Ten miles below [New York, Ind.], the county seat of Switzerland county, situated on the Ohio river, equi-distant between Cincinnati, O. and Louisville, Ky. It was laid out in the year 1813 by John Francis Denfour and Daniel Denfour, emigrants from Canton De Vend, in Switzerland, Europe, and in remembrance of their native town gave it its present name. The town is laid out on part of the land which was entered by John James Dufour and his associated, in the beginning of the present century, and on which an extended credit was given, by an act of Congress, with a view of encouraging the culture of the grape. The commerce of the town is confined chiefly to the shipping of produce to the southern markets, and is the point on the Ohio river to which most of the produce of the county is brought for shipment. It is remarkable that, as yet, there has never a case of cholera originated in the town. Many attribute that fact to the water used by the inhabitants—it being altogether cistern water that is used. It is a very healthy location. There are at present a Methodist, Baptist and New School Presbyterian church. The Catholics have a small church started recently, which begins to increase in number. As yet they have no public worship, having rented for the time being a house for a chapel, but contemplate building a fine church. The Reformers have a congregation but not house of worship yet built.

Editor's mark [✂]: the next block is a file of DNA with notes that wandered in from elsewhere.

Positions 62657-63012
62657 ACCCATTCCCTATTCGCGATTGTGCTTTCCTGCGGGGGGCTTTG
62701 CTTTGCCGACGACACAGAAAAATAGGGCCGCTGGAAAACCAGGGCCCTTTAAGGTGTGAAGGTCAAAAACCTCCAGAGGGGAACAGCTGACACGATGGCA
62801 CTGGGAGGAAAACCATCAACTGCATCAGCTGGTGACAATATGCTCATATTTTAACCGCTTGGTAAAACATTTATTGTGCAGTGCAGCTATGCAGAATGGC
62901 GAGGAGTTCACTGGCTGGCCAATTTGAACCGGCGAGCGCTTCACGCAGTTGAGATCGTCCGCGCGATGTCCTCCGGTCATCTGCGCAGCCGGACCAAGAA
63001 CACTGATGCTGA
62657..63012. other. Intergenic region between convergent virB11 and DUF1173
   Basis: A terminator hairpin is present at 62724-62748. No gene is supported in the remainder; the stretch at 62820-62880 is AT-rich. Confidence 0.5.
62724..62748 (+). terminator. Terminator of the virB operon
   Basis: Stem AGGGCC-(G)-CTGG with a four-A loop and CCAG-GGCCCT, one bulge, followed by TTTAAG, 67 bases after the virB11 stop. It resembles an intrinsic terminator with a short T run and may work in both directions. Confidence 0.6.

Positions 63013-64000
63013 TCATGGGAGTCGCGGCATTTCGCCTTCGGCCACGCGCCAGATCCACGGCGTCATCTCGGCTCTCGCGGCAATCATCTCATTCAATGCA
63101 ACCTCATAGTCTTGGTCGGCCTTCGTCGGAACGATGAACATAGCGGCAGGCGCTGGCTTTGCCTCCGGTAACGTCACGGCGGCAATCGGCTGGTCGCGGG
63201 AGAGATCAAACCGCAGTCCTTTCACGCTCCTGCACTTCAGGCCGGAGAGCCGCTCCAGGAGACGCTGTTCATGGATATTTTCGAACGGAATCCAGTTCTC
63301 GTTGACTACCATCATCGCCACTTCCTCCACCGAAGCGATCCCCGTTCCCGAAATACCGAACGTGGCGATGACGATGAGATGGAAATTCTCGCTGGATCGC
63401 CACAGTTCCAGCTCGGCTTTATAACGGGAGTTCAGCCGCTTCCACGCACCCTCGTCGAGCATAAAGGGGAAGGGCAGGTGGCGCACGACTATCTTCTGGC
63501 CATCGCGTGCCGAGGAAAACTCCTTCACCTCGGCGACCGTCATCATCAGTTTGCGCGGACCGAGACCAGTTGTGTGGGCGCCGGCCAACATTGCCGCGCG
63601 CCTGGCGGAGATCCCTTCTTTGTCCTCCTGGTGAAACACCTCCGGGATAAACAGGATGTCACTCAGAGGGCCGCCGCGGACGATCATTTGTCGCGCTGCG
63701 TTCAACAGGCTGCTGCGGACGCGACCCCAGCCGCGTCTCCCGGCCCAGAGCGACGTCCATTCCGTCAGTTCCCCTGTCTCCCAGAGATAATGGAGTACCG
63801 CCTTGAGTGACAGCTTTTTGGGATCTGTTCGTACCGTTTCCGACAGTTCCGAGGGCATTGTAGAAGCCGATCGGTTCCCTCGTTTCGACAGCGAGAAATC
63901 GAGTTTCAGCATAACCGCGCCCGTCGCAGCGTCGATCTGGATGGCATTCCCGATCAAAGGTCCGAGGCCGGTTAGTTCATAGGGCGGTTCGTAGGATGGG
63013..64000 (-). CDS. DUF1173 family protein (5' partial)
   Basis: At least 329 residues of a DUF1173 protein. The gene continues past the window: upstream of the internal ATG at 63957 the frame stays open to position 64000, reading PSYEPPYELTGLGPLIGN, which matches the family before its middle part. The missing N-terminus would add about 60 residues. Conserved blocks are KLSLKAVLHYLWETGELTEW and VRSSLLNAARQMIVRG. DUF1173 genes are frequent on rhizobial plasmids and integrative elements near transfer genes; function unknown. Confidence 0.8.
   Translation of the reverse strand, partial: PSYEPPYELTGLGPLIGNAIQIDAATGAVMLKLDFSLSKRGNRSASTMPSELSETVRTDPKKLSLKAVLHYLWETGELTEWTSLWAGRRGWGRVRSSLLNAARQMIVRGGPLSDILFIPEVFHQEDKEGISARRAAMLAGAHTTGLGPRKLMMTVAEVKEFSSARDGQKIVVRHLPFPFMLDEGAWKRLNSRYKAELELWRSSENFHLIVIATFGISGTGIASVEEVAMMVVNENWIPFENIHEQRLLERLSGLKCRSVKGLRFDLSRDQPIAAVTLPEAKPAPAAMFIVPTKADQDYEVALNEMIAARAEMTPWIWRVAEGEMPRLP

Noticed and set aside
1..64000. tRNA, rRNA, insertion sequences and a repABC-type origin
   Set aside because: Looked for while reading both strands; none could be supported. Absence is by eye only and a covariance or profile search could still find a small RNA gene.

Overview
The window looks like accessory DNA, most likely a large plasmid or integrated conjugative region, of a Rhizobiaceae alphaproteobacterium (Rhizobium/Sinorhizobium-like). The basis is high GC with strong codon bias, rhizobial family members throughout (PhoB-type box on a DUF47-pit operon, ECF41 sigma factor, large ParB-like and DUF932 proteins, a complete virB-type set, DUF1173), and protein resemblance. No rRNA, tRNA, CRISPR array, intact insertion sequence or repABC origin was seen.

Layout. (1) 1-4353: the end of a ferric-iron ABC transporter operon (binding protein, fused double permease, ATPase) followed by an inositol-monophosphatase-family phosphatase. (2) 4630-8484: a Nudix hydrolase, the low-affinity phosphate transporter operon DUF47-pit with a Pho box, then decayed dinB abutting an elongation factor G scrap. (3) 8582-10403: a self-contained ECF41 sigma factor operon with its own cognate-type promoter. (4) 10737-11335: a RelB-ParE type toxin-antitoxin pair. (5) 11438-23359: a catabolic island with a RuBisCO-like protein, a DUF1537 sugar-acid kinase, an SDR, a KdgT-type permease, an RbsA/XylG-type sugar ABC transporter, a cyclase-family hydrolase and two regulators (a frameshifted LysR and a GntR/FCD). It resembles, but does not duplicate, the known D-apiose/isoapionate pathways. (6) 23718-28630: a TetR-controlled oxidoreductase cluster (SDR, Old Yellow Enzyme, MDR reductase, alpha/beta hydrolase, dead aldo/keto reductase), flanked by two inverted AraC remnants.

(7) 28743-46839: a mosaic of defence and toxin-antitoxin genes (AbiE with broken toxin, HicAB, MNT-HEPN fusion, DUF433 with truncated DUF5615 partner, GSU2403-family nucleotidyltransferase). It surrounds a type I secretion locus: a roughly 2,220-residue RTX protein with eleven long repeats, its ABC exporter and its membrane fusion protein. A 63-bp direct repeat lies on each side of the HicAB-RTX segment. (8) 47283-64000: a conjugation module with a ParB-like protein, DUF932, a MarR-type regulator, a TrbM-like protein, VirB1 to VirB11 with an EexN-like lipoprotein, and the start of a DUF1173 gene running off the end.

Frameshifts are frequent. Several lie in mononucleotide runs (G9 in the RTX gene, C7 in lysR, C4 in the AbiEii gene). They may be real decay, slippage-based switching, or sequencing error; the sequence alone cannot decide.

Much attention is given to the culture of the grape. The variety found to succeed best here is the Cape grape, from which a considerable quantity of wine, resembling claret, is made. Population about 2,000.

Agricultural Implement Manufacturers and Dealers.

  • Wade S., Patriot, Switzerland co., Ind.
  • Grisard F. S. & Son, Vevay, Switzerland co., Ind.

Ambrotype, Daguerrean and Photographic Artists.

  • Chandler Jacob A., Patriot, Switzerland co., Ind.
  • Gage W. G., Patriot, Switzerland co., Ind.

Architects, Carpenters and Builders.

  • Towers John, Patriot.
  • Wade S., Patriot.
  • Wade S. W., Patriot.
  • Wiler William, Patriot.

Attorneys at Law and Notaries Public.

  • Gurley J. G., Patriot.